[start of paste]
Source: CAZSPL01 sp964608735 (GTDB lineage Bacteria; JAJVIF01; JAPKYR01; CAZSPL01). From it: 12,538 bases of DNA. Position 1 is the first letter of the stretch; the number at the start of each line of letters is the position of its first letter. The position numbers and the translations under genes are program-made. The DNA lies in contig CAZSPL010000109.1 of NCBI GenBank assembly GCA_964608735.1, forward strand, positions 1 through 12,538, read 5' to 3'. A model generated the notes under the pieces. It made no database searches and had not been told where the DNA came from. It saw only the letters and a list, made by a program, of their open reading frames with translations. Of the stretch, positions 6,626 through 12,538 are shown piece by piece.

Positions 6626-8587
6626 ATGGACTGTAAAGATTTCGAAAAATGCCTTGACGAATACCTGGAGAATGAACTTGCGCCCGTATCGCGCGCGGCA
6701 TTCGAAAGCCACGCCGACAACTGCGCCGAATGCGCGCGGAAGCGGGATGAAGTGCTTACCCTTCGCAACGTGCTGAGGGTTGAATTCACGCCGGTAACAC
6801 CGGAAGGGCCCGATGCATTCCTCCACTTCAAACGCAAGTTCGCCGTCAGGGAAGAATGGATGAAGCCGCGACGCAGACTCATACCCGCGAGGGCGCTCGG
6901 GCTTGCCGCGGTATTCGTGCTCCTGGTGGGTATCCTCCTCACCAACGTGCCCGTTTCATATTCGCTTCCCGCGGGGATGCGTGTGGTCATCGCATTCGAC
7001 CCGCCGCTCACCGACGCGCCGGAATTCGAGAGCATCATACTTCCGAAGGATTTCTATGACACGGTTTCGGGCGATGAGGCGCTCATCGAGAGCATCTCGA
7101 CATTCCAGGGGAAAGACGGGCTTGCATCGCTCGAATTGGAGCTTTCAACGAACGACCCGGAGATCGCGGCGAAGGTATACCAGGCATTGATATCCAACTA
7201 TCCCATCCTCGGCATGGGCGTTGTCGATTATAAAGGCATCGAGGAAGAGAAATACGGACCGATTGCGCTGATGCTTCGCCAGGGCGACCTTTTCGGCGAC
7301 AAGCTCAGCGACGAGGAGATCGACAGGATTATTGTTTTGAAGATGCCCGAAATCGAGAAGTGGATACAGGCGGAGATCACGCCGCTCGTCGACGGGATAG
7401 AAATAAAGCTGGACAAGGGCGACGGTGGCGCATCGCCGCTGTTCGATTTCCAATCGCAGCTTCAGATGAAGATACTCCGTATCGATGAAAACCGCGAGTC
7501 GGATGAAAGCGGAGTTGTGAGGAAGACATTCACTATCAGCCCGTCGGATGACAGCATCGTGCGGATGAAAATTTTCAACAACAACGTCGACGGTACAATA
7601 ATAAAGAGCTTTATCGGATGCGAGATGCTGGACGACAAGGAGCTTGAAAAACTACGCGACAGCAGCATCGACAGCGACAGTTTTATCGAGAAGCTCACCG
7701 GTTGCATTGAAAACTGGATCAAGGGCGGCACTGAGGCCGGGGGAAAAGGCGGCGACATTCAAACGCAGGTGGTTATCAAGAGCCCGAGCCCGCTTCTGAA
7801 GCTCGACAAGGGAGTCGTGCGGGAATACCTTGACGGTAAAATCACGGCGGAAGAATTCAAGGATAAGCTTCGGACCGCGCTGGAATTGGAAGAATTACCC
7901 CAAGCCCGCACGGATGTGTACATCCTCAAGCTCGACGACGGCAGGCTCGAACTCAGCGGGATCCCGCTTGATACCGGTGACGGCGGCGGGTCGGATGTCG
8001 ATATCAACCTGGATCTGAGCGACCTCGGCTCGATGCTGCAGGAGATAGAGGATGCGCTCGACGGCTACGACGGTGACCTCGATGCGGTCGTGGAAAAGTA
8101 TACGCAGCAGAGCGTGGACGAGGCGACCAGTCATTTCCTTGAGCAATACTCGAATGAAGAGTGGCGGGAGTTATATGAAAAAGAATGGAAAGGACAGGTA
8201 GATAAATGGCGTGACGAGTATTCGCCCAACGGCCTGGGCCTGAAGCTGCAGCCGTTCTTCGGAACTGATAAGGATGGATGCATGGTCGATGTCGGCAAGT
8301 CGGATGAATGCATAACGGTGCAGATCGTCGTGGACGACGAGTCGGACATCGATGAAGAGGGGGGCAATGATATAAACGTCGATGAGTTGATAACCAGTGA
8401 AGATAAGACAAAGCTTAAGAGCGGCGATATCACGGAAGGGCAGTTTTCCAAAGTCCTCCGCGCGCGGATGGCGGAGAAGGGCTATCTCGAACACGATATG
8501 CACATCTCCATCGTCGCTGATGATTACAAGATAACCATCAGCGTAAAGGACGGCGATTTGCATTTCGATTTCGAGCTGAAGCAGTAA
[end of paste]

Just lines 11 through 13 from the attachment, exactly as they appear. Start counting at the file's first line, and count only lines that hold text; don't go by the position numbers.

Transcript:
7401 AAATAAAGCTGGACAAGGGCGACGGTGGCGCATCGCCGCTGTTCGATTTCCAATCGCAGCTTCAGATGAAGATACTCCGTATCGATGAAAACCGCGAGTC
7501 GGATGAAAGCGGAGTTGTGAGGAAGACATTCACTATCAGCCCGTCGGATGACAGCATCGTGCGGATGAAAATTTTCAACAACAACGTCGACGGTACAATA
7601 ATAAAGAGCTTTATCGGATGCGAGATGCTGGACGACAAGGAGCTTGAAAAACTACGCGACAGCAGCATCGACAGCGACAGTTTTATCGAGAAGCTCACCG